Summary: Funeral service for Marcia Jean Tucker, single mother and immigration officer.

Our third-grade teacher was very concerned about our

posture. Day after day she would command her students to

watch their posture. “Sit with your back straight and your

feet flat on the floor; don’t slump in your seat.” “Stand erect,

with your weight equally distributed on both feet; don’t

slouch.” “When you read, hold your book with the light

coming over your right shoulder.” Mind you, that was before

the days of doing your homework by the flickering light of a

television set! “Walk on the balls of your feet.” She noticed

everything. Posture was all-important to this teacher of

mine. She watched us constantly and corrected the way we

walked and sat and stood; and if she had been able to come

to our homes at night, I am sure she would also have given

us advice on how to lie down!

My teacher seemed a bit of a fanatic to us when we were

eight years old and thought we had infinite flexibility. Now,

nearly six decades later, I see her point. Or maybe I should

say, I feel her point, right here in the small of my back!

Posture is important. And what we do with our walking and

sitting and standing is going to have much to do with our

physical health. But if the Bible is to be believed, walking

and sitting and standing are also markers of our spiritual

health. Marcia Jean Tucker learned this lesson and learned

it well. Walking, sitting, standing – her life will teach us

healthy spiritual posture.


First, Marcia taught us to pay attention to the way we walk.

Marcia taught us, as the saying goes, to “walk the walk and

not just talk the talk.” Marcia Tucker’s witness is that walking

in integrity is a good thing, but it cannot be done on your

own. If you would walk in integrity, you must also walk in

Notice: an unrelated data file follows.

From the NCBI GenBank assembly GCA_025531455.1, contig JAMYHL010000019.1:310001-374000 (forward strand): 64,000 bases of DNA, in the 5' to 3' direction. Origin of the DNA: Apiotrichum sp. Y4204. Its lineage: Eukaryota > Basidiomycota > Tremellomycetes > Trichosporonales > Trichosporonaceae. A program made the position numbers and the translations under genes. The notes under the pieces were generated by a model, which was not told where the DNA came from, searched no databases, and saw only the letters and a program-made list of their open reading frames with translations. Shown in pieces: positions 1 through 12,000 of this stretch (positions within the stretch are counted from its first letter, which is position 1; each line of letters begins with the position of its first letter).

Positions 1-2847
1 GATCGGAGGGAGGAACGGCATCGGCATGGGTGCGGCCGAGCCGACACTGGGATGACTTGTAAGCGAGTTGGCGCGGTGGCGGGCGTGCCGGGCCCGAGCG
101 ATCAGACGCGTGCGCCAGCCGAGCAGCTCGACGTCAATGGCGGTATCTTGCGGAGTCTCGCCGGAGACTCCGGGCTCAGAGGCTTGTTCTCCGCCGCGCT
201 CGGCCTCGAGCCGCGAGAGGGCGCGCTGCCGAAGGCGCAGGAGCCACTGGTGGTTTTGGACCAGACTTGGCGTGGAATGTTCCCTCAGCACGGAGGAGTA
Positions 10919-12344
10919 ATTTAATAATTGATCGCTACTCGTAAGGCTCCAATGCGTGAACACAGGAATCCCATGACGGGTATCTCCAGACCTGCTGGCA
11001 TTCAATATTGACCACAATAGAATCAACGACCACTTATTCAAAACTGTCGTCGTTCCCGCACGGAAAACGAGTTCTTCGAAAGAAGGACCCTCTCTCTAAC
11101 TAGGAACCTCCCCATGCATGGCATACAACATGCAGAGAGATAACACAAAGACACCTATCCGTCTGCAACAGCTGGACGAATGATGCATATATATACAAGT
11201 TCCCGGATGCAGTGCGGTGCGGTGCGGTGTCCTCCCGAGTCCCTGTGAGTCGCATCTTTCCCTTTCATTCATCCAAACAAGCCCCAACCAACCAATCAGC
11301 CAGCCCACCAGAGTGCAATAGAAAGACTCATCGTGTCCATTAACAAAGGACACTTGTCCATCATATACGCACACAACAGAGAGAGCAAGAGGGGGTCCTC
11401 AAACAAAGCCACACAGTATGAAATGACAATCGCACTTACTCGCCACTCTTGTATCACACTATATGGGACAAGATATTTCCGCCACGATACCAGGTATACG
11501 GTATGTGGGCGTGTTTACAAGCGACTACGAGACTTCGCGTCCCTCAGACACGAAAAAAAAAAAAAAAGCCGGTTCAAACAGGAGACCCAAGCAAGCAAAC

faithfulness to God. You must trust God, or else your

attempt to walk in integrity is doomed to failure.

The Psalmist confirms this when he says:

.. for I have walked in my integrity, and I have trusted in the LORD

without wavering. ... I walk in faithfulness to you.

Walking in integrity means walking in faithfulness and

trusting God without wavering. Have you ever done a “trust

walk”? A trust walk is an exercise we use to teach people

that others will take care of them. If I were to lead you

through a trust walk, I would blindfold you, and then begin to

give you instructions: “Walk straight ahead; turn right when I

tell you to; turn around and walk backward until I stop you.”

Well, most of you would not feel comfortable doing that. You

wouldn’t be sure you could really trust my judgment or my

intent to keep you from harm. You would likely feel you had

to tear off that blindfold and see for yourself where you were

heading. You would want to walk on your own.

But the Bible teaches us to trust walk with God. If we are

going to walk in integrity, we are also going to have to walk in

faithfulness and trust God. We are in blindfolds, and the only

way we can walk the walk without stumbling and falling is to

trust our guide. Marcia Tucker came to that conclusion. She

had always been concerned with integrity. As a law

enforcement student and then as an immigration officer, she

knew that she had to be a model of integrity for others. She

walked that walk to the best of her ability, but found one

spring day that she could no longer walk it alone. She had to

trust God. And so, though she had worshiped here for some

twenty years, but had never trusted Christ as her savior, on

Palm Sunday of 1998 her walk of integrity became a walk

down this very aisle, where she professed her faith in Christ

as her savior and Lord. She found in Him the power to walk

with real integrity.

Marcia learned, and now Marcia would teach us, that walking

in integrity is not something you can do on your own; you

must walk in faithfulness to God. You must trust Christ as

your guide.


But my third-grade teacher was not only concerned about the

way we walked. If anything, she was even more concerned

about the way we sat. We were not to drape ourselves over

chairs or to scoot down in our seats, trying to hide so that we

would not be called on. We were to sit up straight, with our

feet planted firmly on the floor. And if we protested that

other people slumped and let their bodies go limp, she would

announce, quite definitely, that we were not “other people”,

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